High levels of plasticizers found in whales from the Atlantic Ocean
Scientists have found for the first time a significant accumulation of organophosphate compounds, which are used as plasticizers and flame retardants in many plastic products, in the tissues of fin whale and of its main prey, krill. Results did not indicate the incidence of bioaccumulation or bioaccumulation processes in these species. However, experts point out the importance of this cetacean as a large-scale bioindicator of marine pollution.
The study, recently published in the journal Science of the Total Environment, and led by the Biodiversity Research Institute at the University of Barcelona (IRBio), the Institute for Environmental Diagnosis and Water Studies (IDAEA) of the Higher Council for Scientific Research (CSIC), and the Institute of Marine Research (Iceland), analyzed samples of fin whale (Balaenoptera physalus) and krill from the Atlantic Ocean, off the coast of Iceland.
Organophosphate compounds were found in all samples analyzed, which included muscle samples from 20 specimens of fin whale, and 10 samples of krill. Results showed levels of organophosphate compounds around one microgram per gram of fat, both in fin whales and krill. According to the scientists, these levels are similar to those observed for other pollutants already subject to regulation, such as chlorinated biphenyl (PCB) or polybrominated diphenyl ethers (PBDEs).
The most abundant plasticizer detected in the study were tributylphosphate (TBP), isopropylphenylphosphate (IPPP) and triphenylphosphine oxide (TPPO). "Although the toxic effects of each of these pollutants are currently unknown, there is evidence that TNBP has the potential to cause neurological damage, endocrine disruption, carcinogenic effects and adverse effects on reproduction," explains Ethel Eljarrat, the CSIC researcher. "The good news is that the levels observed in whales and krill would indicate that these plasticizers do not biomagnify, since their concentrations do not increase from prey to predator," added the researcher.
Of the 19 organophosphate compounds analyzed, seven have been detected in fin whales, five of which were also detected in krill samples, suggesting that the presence of these contaminants in fin whales is mainly derived from the diet. However, two compounds, diphenylcresylphosphate (DCP) and tripropylphosphate (TPP), were detected in the whale muscle but not in krill samples, indicating a different source of intake for them. “One possible explanation would be the presence of micro- and macro-plastics in the oceans, which could release the chemical additives (that is, DCP and TPP) in the whale tissues once ingested by the whale" highlights Eljarrat.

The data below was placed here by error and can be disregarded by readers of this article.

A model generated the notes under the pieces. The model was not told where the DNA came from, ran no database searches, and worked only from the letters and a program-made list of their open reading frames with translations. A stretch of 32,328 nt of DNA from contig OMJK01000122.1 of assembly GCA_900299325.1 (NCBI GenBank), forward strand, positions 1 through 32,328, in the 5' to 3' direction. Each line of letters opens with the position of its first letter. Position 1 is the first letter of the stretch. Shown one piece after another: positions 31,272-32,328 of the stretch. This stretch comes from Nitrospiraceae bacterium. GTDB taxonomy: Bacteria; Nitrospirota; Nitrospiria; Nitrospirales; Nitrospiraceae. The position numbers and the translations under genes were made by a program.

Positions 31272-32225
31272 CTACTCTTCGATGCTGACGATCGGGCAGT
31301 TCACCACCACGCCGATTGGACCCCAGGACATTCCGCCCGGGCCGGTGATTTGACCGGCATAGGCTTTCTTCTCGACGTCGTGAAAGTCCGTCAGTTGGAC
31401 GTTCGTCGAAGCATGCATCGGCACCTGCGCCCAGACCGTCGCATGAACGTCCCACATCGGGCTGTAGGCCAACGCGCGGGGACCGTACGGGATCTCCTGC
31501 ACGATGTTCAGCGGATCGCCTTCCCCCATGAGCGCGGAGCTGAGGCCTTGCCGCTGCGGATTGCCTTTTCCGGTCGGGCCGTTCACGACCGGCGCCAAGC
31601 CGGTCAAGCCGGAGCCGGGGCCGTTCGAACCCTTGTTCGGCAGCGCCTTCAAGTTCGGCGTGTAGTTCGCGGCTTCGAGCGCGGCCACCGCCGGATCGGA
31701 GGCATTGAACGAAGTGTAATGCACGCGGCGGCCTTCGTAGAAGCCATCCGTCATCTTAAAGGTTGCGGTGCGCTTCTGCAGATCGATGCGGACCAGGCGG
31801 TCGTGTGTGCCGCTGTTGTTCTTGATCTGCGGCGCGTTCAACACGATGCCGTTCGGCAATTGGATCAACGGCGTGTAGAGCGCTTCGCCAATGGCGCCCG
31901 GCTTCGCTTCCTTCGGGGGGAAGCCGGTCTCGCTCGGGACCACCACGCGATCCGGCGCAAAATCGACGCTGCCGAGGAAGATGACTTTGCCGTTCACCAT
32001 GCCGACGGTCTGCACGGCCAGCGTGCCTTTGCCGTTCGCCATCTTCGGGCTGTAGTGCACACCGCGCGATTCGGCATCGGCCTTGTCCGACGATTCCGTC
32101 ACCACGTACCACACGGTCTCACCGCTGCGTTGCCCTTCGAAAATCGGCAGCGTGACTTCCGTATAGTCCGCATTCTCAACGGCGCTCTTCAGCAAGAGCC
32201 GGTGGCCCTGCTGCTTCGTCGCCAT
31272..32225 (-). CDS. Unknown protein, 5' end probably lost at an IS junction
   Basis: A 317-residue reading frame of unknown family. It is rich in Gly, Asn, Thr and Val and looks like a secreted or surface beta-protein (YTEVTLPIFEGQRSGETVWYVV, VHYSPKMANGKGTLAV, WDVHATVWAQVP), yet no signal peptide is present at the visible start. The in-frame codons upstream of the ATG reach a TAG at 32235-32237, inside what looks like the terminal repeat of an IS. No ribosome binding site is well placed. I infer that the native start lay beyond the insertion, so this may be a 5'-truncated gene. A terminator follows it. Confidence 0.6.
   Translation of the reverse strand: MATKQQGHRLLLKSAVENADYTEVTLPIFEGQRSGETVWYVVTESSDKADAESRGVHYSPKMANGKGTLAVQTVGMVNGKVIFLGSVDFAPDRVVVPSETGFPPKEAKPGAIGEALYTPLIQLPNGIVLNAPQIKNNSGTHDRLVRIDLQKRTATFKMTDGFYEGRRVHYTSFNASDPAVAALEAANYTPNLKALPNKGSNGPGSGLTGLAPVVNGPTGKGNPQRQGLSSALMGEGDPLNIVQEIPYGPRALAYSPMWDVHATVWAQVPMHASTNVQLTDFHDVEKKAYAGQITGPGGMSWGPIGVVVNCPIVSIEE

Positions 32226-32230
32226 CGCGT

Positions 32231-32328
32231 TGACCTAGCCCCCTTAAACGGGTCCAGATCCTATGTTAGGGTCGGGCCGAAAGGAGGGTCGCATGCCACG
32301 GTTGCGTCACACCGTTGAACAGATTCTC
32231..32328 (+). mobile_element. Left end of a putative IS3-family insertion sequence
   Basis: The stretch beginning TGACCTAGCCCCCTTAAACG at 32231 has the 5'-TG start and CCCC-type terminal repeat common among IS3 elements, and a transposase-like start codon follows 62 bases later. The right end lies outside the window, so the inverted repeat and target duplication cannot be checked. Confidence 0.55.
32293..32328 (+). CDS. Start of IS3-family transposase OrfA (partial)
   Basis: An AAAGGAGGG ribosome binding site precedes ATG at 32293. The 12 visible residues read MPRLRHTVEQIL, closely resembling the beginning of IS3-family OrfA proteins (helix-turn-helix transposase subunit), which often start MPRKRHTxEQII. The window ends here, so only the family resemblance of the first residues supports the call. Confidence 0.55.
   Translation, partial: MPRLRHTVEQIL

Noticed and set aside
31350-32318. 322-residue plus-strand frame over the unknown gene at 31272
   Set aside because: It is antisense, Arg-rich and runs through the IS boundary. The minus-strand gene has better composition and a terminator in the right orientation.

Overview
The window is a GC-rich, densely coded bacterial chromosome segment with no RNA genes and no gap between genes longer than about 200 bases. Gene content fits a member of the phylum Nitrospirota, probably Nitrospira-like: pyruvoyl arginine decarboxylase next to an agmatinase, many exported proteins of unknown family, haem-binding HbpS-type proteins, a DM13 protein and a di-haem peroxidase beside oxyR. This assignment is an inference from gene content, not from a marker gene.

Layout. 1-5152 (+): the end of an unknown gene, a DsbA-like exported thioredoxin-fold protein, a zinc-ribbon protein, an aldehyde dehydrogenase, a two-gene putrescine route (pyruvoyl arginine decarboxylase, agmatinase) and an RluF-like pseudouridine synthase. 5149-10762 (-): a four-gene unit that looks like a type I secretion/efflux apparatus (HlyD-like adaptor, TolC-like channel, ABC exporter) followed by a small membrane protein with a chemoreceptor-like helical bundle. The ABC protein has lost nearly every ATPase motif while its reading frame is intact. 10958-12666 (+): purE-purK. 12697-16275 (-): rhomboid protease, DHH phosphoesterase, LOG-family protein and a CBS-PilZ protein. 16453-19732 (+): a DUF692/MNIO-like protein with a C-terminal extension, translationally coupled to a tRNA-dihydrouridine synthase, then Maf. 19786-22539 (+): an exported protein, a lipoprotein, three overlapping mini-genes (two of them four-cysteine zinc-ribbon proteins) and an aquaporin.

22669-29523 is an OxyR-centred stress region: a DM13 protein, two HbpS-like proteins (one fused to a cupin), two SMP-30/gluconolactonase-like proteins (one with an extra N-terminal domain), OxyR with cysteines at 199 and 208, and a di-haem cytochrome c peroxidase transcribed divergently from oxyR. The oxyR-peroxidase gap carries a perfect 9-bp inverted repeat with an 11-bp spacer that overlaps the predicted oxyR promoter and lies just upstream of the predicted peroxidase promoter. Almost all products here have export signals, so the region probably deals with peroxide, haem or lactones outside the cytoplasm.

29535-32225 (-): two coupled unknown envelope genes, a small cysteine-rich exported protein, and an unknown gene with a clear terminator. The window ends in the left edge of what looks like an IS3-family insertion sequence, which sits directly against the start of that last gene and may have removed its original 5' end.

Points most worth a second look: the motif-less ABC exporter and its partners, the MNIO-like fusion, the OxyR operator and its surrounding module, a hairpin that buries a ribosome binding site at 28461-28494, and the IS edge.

This study shows that fin whales are a species susceptible to being affected by plastics and plasticizers, since these mammals obtain their food by filtering krill from the water, a feature that makes them highly vulnerable to the ingestion of marine plastics. Furthermore, "fin whale is a species that can act as a bioindicator of large-scale contamination, since it carries out long-range migrations from low-latitude areas in winter to high latitudes in summer," highlights the co-author of the study Asunción Borrell, from IRBio.
The use of organophosphate plasticizers started in the 60s of the last century, and increased four decades later, when polybrominated diphenyl ethers (PBDEs) were banned by the Stockholm Convention in 2009 due to their high toxicity, and other flame retardants were proposed as an alternative. Despite being less toxic than their predecessors, scientific studies show that organophosphate compounds can cause neurological damage, endocrine disruption, cancer, and fertility problems.
To this date, only six studies related to the presence of these organophosphate contaminants in cetaceans were published. This is the third study carried out by the research group led by Eljarrat showing that this global problem affects different seas and oceans. In the previous two, organophosphate compounds were detected in different species of dolphins from the Alboran Sea and the Indian Ocean. Concentrations in the dolphins from Alboran Sea were similar to those found in fin whales, while levels in the dolphins from Indian Ocean were an order of magnitude higher.
Odei Garcia-Garin, Berta Sala, Alex Aguilar, Morgana Vighi, Gísli A. Víkingsson, Valerie Chosson, Ethel Eljarrat and Asunción Borrell. Organophosphate contaminants in North Atlantic fin whales. Science of the Total Environment. DOI: 10.1016 / j.scitotenv.2020.137768 https://www.ncbi.nlm.nih.gov/pubmed/32197282
Amelia Ochoa, Ana Sotres - Institute of Environmental Diagnosis and Water Studies (CSIC)
Traducción:IRBio and research Group Large Marine Vertebrates